On the 140th Running of the Preakness Stakes

May 15, 2015
by Maryland Humanities

As you enjoy the 140th running of the Preakness this weekend, however and wherever you enjoy it, remember first and foremost that you are taking in an ages-old Maryland tradition. The Preakness’ lineage is engrained within the history of Maryland and animates the annual running of the race.

Although it has gained a national reputation, the Preakness didn’t always hold a place of prominence in our national culture. In 1868, at a dinner party hosted by the famous horse-breeder Milton H. Sanford following a day at the races in Saratoga, New York, Sanford proposed to his guests that they hold a sweepstakes race in two years’ time. Under circumstances that are still unclear, Governor Oden Bowie of Maryland won the rights to hold the race in his state. To hold the running of the “Dinner Party Stakes,” Bowie built a track near the Jones Falls in Baltimore: Pimlico Race Course.

The running of the Dinner Party Stakes in October 1870 took onlookers by surprise. Instead of a muddy, unfit course, the Stakes were run during an Indian Summer uncommon in the history of Maryland’s Autumnal weather; and instead of the 2-1 favorite Foster, it was an untested colt named Preakness that won the Stakes that day. It was in honor of the trailblazing winner of the Dinner Party Stakes that Pimlico’s soon to be signature race would be named.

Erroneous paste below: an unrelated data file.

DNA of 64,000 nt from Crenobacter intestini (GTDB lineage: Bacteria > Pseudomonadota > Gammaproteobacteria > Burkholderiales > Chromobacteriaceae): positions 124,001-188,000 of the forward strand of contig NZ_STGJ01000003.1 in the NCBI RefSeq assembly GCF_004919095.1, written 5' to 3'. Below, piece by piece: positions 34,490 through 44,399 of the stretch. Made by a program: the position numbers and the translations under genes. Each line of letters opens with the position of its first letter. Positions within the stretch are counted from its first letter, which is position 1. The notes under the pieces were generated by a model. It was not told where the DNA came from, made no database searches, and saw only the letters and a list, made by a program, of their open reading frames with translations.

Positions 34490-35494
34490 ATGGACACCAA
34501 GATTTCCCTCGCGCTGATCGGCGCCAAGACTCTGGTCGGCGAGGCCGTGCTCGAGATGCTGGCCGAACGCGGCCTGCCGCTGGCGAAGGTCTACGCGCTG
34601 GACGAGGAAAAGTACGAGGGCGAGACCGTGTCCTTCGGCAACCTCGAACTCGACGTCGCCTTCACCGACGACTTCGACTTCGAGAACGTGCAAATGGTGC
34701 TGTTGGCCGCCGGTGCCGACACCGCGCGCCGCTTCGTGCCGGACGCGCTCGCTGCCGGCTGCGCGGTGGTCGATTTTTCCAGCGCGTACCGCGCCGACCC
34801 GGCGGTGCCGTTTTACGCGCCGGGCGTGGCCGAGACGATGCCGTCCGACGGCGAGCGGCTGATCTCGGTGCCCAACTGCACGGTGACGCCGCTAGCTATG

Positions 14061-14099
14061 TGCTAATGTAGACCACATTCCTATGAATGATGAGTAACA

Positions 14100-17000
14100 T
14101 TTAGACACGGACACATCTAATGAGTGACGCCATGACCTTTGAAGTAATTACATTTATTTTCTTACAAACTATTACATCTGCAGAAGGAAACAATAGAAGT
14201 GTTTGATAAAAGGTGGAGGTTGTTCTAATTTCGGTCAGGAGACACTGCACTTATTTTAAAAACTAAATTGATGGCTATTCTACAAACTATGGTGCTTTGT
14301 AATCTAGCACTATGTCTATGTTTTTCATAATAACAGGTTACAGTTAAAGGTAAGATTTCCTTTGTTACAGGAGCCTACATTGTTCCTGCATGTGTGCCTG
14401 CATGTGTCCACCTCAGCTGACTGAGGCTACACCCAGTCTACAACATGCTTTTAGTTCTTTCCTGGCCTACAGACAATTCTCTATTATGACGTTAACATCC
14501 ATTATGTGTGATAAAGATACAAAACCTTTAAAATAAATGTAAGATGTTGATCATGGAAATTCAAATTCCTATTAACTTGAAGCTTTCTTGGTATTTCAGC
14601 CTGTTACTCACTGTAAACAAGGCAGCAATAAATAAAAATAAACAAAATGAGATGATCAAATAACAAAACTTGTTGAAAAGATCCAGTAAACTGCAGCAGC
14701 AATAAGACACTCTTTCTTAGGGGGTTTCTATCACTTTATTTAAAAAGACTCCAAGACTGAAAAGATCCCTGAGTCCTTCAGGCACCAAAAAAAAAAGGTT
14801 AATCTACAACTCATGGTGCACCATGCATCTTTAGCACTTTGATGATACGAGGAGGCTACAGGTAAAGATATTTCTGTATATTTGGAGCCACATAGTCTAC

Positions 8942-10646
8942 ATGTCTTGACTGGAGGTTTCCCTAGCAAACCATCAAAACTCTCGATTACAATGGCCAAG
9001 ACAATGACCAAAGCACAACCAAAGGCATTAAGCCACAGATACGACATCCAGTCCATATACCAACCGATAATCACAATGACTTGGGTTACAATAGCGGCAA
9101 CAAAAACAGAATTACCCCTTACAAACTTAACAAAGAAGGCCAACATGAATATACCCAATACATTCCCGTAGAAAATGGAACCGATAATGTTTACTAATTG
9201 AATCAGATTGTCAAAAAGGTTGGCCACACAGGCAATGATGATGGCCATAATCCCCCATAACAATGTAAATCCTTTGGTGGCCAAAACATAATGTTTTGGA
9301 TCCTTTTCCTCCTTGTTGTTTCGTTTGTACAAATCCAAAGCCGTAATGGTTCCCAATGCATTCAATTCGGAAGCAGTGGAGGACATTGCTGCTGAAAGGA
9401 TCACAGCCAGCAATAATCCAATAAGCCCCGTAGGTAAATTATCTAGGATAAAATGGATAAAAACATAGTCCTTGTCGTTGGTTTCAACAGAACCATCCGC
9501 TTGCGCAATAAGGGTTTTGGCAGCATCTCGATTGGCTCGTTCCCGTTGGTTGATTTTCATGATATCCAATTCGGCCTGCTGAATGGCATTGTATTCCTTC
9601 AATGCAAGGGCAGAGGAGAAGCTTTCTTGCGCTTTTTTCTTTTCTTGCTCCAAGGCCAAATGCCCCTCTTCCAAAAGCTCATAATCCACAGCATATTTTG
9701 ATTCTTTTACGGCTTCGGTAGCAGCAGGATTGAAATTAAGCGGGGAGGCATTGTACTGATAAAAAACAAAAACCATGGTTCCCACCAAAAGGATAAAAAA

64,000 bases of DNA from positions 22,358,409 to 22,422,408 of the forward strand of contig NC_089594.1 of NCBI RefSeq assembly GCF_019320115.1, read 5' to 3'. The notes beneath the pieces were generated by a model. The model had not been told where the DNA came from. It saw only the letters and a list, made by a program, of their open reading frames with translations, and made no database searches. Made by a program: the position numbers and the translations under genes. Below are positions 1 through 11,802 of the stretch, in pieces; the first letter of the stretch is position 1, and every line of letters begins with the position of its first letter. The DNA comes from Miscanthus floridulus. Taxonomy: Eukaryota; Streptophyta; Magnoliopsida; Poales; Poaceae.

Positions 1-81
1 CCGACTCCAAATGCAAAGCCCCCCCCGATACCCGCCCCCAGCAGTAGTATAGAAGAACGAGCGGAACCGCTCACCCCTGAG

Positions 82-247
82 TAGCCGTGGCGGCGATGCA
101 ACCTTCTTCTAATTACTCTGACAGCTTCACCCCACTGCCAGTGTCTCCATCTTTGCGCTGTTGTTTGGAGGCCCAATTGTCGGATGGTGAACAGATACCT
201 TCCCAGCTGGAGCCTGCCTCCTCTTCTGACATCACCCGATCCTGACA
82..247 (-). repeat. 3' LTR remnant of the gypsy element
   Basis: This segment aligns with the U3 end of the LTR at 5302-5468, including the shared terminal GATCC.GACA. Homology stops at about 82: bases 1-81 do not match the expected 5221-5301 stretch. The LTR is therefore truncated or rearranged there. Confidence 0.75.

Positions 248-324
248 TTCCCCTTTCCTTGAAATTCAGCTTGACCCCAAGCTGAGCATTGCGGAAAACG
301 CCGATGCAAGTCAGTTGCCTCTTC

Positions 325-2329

Some 3 years later, the first Preakness was run, and a proud tradition was born. With the exception of a 19 year hiatus, in which it was held at sites throughout New York and New Jersey, the Preakness has been run at Pimlico. Among the Triple Crown races, the Preakness may not have the Derby’s name, or Belmont’s slightly more august reputation, but it’s recognized as a test of skill for the best of that year’s Derby class. To quote famous Baltimorean Ogden Nash, “The Derby is a race of aristocratic sleekness, for horses of birth to prove their worth in the Preakness.”

On Saturday, Pimlico’s pleasures will be momentary and enjoyed live by comparatively few people, but that doesn’t mean that there aren’t other ways to honor the Preakness throughout the weekend. For instance, the original Woodlawn Vase, a copy of which is awarded to the owner whose horse wins the Preakness, is on display at the Baltimore Museum of Art. However, you can also enjoy a bit of Preakness tradition at home as well. Following a simple recipe transcribed below, you can enjoy “The Preakness,” a recently revived cocktail originally conceived for the occasion of the Preakness Ball, held in May of 1936. However you choose to honor the Preakness this weekend, make sure to keep one thing in mind. The Preakness is not just a time to celebrate and enjoy the height of Spring; it’s also a way to connect into one of the proudest traditions in our state’s history.

The Preakness Cocktail

The following recipe is a simplified version but still very similar to the traditional recipe recorded in most cocktail books. By all accounts, it’s simply a Manhattan variant. Recipe adapted from David Wondrich.

2 ounces straight rye whiskey
1 ounce Martini & Rossi red vermouth
2 dashes Angostura bitters
1/2 teaspoon Benedictine
Stir with cracked ice. Strain into a chilled cocktail glass, and twist a swatch of thin-cut lemon peel over the top.

Citations 
Joseph J. Challmes, The Preakness: A History (Anaconda: Severna Park, 1975).
Richard Gorelick, “The Preakness and Other Forgotten Cocktails,” The Baltimore Sun, May 12, 2015.
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